Many house names in Sourin were pronounced differently to the spelling. Firstly Faraclett was always known as Fara-klee. Wasdale was Wassdeal. Swandale was Swen-dal, Stand Crown, Styno, Stand Pretty was Pretty, Midgarth was Midier, Gorehouse is G sounds as D. Goard, a enclosed ﬁeld, hence Goarhouse (Dyorehus). The best one is House Finzie, a small croft on Banks was known as Finyo. Near Brittany was Hillside, now gone, as was Bogle Ha, Windbreck was known as WindyWa’. Above Curquoy were two houses, East and West Crey. This spelling is wrong; the nearest to the pronunciation is Krei.
A lay. In cold weather men working outside at menial tasks would get cold. One way to get warm was to have a lay or a wrestling match, but this was not to decide a winner, it was only to get the blood circulating again. Two well-known Sourin men, one from Woo and the other from Brendale, were fencing across the road from Essaquoy, the day was cold. One said to the other “bouy, weell hae a lay” The two men started up, grunted away for a while, and one of them got up and walked away. He had a broken arm. “Bouy” he said, “thoo ar stronger than thoo lucks”.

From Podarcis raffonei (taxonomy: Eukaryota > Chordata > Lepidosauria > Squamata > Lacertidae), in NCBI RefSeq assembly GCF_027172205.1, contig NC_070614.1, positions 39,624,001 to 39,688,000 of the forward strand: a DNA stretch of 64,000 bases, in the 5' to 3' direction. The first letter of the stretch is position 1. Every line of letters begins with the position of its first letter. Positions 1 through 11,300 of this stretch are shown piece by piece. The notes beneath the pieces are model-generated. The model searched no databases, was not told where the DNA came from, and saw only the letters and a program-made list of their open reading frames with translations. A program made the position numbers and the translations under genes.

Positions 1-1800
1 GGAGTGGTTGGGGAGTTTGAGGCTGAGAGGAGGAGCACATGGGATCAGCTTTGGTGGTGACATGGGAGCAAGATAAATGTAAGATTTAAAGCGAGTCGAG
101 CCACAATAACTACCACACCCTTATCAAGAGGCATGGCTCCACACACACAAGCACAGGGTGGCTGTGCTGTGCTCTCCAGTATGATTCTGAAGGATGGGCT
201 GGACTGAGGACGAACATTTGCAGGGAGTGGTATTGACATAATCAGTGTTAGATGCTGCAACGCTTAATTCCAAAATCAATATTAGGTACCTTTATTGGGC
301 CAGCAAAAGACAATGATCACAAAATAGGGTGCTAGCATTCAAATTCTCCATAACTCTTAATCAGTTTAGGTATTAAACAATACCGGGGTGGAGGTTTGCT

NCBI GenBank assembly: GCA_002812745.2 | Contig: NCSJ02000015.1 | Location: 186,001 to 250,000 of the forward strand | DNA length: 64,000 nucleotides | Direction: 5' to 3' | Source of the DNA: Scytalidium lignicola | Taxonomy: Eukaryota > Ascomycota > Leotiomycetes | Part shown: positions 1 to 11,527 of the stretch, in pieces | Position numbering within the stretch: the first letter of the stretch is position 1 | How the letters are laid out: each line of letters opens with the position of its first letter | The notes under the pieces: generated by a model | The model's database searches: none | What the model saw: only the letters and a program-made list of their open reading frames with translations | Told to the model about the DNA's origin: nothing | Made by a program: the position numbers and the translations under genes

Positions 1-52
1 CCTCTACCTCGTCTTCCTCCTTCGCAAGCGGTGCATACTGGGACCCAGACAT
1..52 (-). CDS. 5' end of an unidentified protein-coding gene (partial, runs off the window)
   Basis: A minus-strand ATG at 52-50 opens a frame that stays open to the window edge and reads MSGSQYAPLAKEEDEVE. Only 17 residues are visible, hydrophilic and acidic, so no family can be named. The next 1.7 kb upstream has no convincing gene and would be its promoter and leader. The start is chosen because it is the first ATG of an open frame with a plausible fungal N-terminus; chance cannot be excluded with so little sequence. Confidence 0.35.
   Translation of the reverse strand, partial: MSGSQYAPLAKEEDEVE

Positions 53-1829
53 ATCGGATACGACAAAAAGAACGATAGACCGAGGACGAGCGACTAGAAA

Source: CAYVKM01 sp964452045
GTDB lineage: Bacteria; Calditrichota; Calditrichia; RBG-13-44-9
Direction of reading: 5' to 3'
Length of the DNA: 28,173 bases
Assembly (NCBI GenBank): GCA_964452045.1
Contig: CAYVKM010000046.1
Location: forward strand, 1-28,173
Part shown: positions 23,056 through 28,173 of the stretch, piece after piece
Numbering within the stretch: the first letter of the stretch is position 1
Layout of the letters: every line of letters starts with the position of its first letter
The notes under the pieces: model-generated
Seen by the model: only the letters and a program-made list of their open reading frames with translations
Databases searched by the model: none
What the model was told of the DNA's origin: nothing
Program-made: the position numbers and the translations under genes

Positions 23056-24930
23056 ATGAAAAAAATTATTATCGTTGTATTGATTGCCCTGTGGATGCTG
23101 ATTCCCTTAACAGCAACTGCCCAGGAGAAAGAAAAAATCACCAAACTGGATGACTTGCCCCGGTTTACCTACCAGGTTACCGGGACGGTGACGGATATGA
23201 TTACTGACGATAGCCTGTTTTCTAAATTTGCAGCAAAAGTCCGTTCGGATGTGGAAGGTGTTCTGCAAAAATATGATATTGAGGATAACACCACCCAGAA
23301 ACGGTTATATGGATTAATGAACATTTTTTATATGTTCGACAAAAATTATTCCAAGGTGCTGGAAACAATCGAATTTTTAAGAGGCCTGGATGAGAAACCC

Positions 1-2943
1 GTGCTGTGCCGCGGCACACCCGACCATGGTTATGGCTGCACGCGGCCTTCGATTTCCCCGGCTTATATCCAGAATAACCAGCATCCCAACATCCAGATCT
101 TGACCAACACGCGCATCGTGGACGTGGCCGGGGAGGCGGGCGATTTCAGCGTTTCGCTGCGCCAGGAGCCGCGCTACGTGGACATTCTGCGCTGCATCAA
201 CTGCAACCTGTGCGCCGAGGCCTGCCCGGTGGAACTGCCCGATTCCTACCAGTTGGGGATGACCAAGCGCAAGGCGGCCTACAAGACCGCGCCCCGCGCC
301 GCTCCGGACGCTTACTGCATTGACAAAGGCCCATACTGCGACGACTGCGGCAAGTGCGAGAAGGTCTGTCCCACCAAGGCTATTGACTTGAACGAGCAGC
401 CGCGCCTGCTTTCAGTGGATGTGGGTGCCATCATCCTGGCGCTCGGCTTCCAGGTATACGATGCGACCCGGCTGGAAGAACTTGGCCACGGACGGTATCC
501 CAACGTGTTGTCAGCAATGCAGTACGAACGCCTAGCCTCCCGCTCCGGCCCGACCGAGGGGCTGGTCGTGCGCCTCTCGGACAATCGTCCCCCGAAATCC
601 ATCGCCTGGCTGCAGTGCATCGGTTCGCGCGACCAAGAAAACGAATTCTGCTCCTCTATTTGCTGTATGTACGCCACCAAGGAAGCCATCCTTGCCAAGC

A couple of Stories
It is strange how stories stick in the mind. The story below was told to me by someone in Sourin in the early sixties. I remember the story well but I cannot remember who told me. Below Knapper there is a quarry. Long, long ago as the story says, lived two old ladies in a small house near to this quarry. This two lived in abject poverty. Through time one of them died, and the parish buried her. Time passed and the other one died, again she was buried by the parish. When neighbours went into the house to sort out what meagre effects there were, the only sustenance left in the house were some salted snails. This must have happened a long time ago, as there is no record in any census of a house in that locality. There is no indication of a house or steethe there.